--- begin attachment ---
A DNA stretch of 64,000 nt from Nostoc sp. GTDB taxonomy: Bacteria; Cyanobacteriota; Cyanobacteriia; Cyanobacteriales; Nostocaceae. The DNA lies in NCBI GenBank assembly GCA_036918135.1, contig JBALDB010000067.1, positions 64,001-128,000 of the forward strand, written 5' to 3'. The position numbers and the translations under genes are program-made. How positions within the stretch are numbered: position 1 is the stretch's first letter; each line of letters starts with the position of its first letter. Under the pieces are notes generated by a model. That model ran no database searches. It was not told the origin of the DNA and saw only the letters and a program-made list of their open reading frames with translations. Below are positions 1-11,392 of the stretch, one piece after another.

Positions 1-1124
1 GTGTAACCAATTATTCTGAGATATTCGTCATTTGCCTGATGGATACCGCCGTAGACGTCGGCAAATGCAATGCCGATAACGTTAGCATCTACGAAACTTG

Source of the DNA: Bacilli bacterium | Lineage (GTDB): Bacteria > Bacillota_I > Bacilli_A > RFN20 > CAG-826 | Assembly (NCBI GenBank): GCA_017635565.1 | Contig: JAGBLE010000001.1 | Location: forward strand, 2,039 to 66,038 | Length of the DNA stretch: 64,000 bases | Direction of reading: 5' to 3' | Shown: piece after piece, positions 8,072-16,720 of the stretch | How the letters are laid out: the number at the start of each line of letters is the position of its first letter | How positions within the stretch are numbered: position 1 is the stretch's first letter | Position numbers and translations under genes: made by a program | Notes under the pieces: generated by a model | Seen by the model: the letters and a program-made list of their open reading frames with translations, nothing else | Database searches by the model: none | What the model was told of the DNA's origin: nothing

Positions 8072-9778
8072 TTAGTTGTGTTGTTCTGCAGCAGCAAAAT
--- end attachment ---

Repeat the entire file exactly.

A DNA stretch of 64,000 nt from Nostoc sp. GTDB taxonomy: Bacteria; Cyanobacteriota; Cyanobacteriia; Cyanobacteriales; Nostocaceae. The DNA lies in NCBI GenBank assembly GCA_036918135.1, contig JBALDB010000067.1, positions 64,001-128,000 of the forward strand, written 5' to 3'. The position numbers and the translations under genes are program-made. How positions within the stretch are numbered: position 1 is the stretch's first letter; each line of letters starts with the position of its first letter. Under the pieces are notes generated by a model. That model ran no database searches. It was not told the origin of the DNA and saw only the letters and a program-made list of their open reading frames with translations. Below are positions 1-11,392 of the stretch, one piece after another.

Positions 1-1124
1 GTGTAACCAATTATTCTGAGATATTCGTCATTTGCCTGATGGATACCGCCGTAGACGTCGGCAAATGCAATGCCGATAACGTTAGCATCTACGAAACTTG

Source of the DNA: Bacilli bacterium | Lineage (GTDB): Bacteria > Bacillota_I > Bacilli_A > RFN20 > CAG-826 | Assembly (NCBI GenBank): GCA_017635565.1 | Contig: JAGBLE010000001.1 | Location: forward strand, 2,039 to 66,038 | Length of the DNA stretch: 64,000 bases | Direction of reading: 5' to 3' | Shown: piece after piece, positions 8,072-16,720 of the stretch | How the letters are laid out: the number at the start of each line of letters is the position of its first letter | How positions within the stretch are numbered: position 1 is the stretch's first letter | Position numbers and translations under genes: made by a program | Notes under the pieces: generated by a model | Seen by the model: the letters and a program-made list of their open reading frames with translations, nothing else | Database searches by the model: none | What the model was told of the DNA's origin: nothing

Positions 8072-9778
8072 TTAGTTGTGTTGTTCTGCAGCAGCAAAAT